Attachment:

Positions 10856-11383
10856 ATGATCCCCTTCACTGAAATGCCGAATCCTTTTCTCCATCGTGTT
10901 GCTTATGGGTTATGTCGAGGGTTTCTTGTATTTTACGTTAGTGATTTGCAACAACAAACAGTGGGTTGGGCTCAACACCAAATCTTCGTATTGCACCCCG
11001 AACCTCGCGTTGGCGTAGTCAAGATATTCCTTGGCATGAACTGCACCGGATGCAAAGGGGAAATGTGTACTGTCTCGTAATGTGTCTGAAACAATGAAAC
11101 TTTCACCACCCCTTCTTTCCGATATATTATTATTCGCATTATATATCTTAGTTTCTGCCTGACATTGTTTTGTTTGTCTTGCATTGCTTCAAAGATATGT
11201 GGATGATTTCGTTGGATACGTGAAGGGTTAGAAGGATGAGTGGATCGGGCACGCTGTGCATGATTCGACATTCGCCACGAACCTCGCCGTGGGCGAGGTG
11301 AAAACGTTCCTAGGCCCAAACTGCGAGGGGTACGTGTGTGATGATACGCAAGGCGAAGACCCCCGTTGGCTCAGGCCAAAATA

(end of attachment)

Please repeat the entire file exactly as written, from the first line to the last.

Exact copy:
Positions 10856-11383
10856 ATGATCCCCTTCACTGAAATGCCGAATCCTTTTCTCCATCGTGTT
10901 GCTTATGGGTTATGTCGAGGGTTTCTTGTATTTTACGTTAGTGATTTGCAACAACAAACAGTGGGTTGGGCTCAACACCAAATCTTCGTATTGCACCCCG
11001 AACCTCGCGTTGGCGTAGTCAAGATATTCCTTGGCATGAACTGCACCGGATGCAAAGGGGAAATGTGTACTGTCTCGTAATGTGTCTGAAACAATGAAAC
11101 TTTCACCACCCCTTCTTTCCGATATATTATTATTCGCATTATATATCTTAGTTTCTGCCTGACATTGTTTTGTTTGTCTTGCATTGCTTCAAAGATATGT
11201 GGATGATTTCGTTGGATACGTGAAGGGTTAGAAGGATGAGTGGATCGGGCACGCTGTGCATGATTCGACATTCGCCACGAACCTCGCCGTGGGCGAGGTG
11301 AAAACGTTCCTAGGCCCAAACTGCGAGGGGTACGTGTGTGATGATACGCAAGGCGAAGACCCCCGTTGGCTCAGGCCAAAATA